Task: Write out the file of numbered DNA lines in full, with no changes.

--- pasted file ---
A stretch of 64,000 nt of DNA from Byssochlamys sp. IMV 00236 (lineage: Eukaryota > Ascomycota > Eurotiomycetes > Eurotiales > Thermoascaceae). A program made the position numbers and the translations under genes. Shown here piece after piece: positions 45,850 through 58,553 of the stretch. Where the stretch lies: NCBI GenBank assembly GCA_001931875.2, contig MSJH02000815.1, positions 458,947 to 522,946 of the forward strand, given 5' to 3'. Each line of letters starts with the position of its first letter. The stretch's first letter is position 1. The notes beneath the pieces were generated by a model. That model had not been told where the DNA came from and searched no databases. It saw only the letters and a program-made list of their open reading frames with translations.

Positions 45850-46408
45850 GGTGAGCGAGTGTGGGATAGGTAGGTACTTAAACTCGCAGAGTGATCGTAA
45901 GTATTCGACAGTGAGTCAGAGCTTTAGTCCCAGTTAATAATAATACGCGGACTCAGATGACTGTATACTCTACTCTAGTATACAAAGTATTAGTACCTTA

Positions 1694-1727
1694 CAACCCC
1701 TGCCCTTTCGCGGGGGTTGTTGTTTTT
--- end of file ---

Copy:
A stretch of 64,000 nt of DNA from Byssochlamys sp. IMV 00236 (lineage: Eukaryota > Ascomycota > Eurotiomycetes > Eurotiales > Thermoascaceae). A program made the position numbers and the translations under genes. Shown here piece after piece: positions 45,850 through 58,553 of the stretch. Where the stretch lies: NCBI GenBank assembly GCA_001931875.2, contig MSJH02000815.1, positions 458,947 to 522,946 of the forward strand, given 5' to 3'. Each line of letters starts with the position of its first letter. The stretch's first letter is position 1. The notes beneath the pieces were generated by a model. That model had not been told where the DNA came from and searched no databases. It saw only the letters and a program-made list of their open reading frames with translations.

Positions 45850-46408
45850 GGTGAGCGAGTGTGGGATAGGTAGGTACTTAAACTCGCAGAGTGATCGTAA
45901 GTATTCGACAGTGAGTCAGAGCTTTAGTCCCAGTTAATAATAATACGCGGACTCAGATGACTGTATACTCTACTCTAGTATACAAAGTATTAGTACCTTA

Positions 1694-1727
1694 CAACCCC
1701 TGCCCTTTCGCGGGGGTTGTTGTTTTT